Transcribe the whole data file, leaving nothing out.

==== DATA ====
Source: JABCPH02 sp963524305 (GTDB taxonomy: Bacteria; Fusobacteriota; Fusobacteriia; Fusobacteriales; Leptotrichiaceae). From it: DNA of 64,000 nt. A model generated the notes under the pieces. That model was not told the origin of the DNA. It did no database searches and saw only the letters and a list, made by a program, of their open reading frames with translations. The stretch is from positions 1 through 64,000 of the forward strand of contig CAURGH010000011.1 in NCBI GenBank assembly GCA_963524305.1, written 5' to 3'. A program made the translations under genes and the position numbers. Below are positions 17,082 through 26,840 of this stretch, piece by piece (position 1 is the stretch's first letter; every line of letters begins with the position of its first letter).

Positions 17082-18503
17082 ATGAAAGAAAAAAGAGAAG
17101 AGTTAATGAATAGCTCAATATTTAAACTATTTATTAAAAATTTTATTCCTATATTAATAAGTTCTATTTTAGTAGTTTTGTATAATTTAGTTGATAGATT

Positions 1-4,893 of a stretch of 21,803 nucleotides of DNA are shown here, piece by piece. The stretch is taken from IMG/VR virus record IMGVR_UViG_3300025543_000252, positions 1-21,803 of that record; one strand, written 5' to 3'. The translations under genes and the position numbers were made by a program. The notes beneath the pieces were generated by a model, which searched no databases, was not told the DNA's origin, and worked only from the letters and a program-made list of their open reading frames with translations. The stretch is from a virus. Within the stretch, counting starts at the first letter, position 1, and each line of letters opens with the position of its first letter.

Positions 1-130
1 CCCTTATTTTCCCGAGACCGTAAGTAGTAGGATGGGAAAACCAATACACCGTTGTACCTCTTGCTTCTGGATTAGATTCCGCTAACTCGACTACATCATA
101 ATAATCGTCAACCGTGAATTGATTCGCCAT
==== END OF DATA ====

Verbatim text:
Source: JABCPH02 sp963524305 (GTDB taxonomy: Bacteria; Fusobacteriota; Fusobacteriia; Fusobacteriales; Leptotrichiaceae). From it: DNA of 64,000 nt. A model generated the notes under the pieces. That model was not told the origin of the DNA. It did no database searches and saw only the letters and a list, made by a program, of their open reading frames with translations. The stretch is from positions 1 through 64,000 of the forward strand of contig CAURGH010000011.1 in NCBI GenBank assembly GCA_963524305.1, written 5' to 3'. A program made the translations under genes and the position numbers. Below are positions 17,082 through 26,840 of this stretch, piece by piece (position 1 is the stretch's first letter; every line of letters begins with the position of its first letter).

Positions 17082-18503
17082 ATGAAAGAAAAAAGAGAAG
17101 AGTTAATGAATAGCTCAATATTTAAACTATTTATTAAAAATTTTATTCCTATATTAATAAGTTCTATTTTAGTAGTTTTGTATAATTTAGTTGATAGATT

Positions 1-4,893 of a stretch of 21,803 nucleotides of DNA are shown here, piece by piece. The stretch is taken from IMG/VR virus record IMGVR_UViG_3300025543_000252, positions 1-21,803 of that record; one strand, written 5' to 3'. The translations under genes and the position numbers were made by a program. The notes beneath the pieces were generated by a model, which searched no databases, was not told the DNA's origin, and worked only from the letters and a program-made list of their open reading frames with translations. The stretch is from a virus. Within the stretch, counting starts at the first letter, position 1, and each line of letters opens with the position of its first letter.

Positions 1-130
1 CCCTTATTTTCCCGAGACCGTAAGTAGTAGGATGGGAAAACCAATACACCGTTGTACCTCTTGCTTCTGGATTAGATTCCGCTAACTCGACTACATCATA
101 ATAATCGTCAACCGTGAATTGATTCGCCAT